Barker: I won’t rant and rave on touchline

Mark Catlin, right, and Richie Barker, second left. Picture: Allan Hutchings (133396-197)

Mark Catlin, right, and Richie Barker, second left. Picture: Allan Hutchings (133396-197)

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Pompey’s new boss won’t be sitting down on the job.

But Richie Barker has warned fans not to expect him to rant and rave on the touchline.

The ex-Crawley manager will take charge of his first Blues fixture against Newport County on Saturday.

The occasion is sure to attract another excellent Fratton Park attendance to salute the new regime which is now under way.

According to Barker, his style dictates there will be no sitting from him in the home dug out during game proceedings.

Instead, he prefers to spend the whole time on his feet surveying the match action.

Although, he has insisted there will be no jumping up and down on the sidelines from this Pompey manager.

Barker said: ‘I don’t think I have sat in any of the chairs I have managed in ever in 90 minutes – but I am not a ranter and a raver, either.

‘When sitting down you often don’t see the best picture of the game. And shouting all the time does lose its impact.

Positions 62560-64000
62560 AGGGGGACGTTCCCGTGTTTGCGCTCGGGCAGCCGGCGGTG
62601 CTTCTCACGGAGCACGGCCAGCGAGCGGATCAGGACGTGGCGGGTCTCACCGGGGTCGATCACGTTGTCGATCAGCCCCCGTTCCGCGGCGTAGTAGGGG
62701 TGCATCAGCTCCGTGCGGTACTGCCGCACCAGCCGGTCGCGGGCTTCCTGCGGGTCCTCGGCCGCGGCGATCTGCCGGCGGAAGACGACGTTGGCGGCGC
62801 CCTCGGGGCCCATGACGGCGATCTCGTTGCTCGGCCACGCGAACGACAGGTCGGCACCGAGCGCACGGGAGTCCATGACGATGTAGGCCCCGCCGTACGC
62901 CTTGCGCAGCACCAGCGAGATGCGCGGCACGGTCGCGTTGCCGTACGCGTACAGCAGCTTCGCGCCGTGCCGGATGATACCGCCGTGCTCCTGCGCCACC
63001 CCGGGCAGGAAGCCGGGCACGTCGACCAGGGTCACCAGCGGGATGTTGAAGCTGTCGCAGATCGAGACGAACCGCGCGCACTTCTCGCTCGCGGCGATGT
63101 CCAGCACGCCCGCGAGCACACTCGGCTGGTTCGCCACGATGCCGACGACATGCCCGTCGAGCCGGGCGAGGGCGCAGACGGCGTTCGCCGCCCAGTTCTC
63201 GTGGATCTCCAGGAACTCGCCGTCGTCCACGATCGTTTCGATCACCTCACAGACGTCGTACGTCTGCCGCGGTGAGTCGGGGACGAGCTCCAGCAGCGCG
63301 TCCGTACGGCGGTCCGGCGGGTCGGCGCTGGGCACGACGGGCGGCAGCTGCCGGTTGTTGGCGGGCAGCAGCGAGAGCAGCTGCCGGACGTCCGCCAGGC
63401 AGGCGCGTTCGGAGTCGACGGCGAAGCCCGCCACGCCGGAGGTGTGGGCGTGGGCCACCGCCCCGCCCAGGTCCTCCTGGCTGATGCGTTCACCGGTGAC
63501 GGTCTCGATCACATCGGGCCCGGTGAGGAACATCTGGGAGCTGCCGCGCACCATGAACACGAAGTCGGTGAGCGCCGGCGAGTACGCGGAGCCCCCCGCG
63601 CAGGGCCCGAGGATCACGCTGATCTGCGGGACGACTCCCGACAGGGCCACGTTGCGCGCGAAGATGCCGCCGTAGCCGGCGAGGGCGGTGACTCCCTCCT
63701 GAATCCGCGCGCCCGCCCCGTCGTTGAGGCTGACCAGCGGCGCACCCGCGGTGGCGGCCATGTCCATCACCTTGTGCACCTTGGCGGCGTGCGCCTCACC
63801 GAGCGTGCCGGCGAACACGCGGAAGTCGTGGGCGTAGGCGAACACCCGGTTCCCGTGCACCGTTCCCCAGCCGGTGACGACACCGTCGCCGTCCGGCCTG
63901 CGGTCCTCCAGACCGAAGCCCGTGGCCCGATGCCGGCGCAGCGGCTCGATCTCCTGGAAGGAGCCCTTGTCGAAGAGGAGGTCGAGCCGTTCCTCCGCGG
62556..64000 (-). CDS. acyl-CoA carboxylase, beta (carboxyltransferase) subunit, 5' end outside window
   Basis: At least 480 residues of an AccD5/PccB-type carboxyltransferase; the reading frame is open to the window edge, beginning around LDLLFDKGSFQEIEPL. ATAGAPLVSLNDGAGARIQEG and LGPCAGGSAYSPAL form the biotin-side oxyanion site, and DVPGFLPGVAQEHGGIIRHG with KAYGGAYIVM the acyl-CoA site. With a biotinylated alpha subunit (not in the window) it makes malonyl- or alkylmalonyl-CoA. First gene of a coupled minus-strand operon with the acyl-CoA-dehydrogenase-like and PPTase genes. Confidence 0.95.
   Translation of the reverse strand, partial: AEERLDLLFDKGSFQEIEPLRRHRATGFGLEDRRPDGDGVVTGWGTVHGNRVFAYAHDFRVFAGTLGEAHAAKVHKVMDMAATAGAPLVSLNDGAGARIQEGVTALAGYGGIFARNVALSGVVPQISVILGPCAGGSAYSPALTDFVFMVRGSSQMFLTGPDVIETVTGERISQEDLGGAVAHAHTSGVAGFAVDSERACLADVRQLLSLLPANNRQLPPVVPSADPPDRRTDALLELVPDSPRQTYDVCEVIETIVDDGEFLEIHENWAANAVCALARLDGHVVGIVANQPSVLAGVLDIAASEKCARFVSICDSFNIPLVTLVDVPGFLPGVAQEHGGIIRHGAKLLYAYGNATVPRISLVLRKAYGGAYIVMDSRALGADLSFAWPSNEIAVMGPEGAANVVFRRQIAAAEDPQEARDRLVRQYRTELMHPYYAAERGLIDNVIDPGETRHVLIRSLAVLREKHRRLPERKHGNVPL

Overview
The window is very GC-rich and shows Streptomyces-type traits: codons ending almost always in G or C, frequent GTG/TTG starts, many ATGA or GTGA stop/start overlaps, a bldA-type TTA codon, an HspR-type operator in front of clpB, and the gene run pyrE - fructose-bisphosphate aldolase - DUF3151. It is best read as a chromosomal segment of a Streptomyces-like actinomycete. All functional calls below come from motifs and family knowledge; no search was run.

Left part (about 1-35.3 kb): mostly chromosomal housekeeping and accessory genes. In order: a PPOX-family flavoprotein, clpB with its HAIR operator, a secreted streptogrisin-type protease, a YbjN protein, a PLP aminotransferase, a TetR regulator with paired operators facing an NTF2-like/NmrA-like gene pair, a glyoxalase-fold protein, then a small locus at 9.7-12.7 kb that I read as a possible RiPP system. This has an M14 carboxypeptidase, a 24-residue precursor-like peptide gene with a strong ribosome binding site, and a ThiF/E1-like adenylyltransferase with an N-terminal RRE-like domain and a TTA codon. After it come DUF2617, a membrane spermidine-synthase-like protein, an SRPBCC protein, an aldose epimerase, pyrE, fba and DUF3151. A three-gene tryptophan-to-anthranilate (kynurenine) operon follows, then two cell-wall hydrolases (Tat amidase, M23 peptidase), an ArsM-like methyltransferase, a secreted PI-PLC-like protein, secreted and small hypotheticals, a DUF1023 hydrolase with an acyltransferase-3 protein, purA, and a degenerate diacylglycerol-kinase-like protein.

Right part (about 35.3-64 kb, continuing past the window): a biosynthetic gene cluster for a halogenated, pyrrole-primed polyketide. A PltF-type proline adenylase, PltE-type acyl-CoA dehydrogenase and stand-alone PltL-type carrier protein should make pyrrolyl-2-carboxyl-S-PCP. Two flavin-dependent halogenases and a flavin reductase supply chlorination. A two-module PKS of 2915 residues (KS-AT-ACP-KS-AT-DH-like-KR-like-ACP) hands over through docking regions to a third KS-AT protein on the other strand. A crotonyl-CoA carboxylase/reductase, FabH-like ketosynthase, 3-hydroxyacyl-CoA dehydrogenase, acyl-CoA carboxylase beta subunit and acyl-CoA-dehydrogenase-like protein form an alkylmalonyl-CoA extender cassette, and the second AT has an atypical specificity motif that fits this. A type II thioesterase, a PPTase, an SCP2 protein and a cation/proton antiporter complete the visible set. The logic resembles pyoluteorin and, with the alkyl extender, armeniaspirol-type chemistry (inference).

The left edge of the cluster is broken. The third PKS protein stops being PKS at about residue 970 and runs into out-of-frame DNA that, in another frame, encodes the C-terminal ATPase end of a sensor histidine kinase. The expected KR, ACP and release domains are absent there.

‘How much are you concentrating on the game if that is going on?

‘For me, the most important thing is to concentrate on the game.’

Barker’s Fratton Park arrival has reunited him with chief executive Mark Catlin.

Catlin was a member of the Bury board who selected Barker for his first managerial job back in April 2011.

Initially as a caretaker to replace Scunthorpe-bound Alan Knill, the former striker had stepped up from the youth team to fill the role.

Such was his impact, he was given it permanently, before leaving for Crawley in August 2012.

That link ensured Barker was strongly fancied for the Pompey job from the very beginning and he ultimately made the seven-man short-list.

And the 38-year-old has fond memories of his time with Catlin at Gigg Lane.

He added: ‘Mark was a director at Bury when I was manager there.

‘But the board worked in a different way, none of them were full-time, so I didn’t have a great deal to do with him.

‘But I think he appreciated the work that we did as a group – a very tight-knit group and a very small club, without being disrespectful.

‘Everybody mucked in and got on with it so again it was a good grounding.’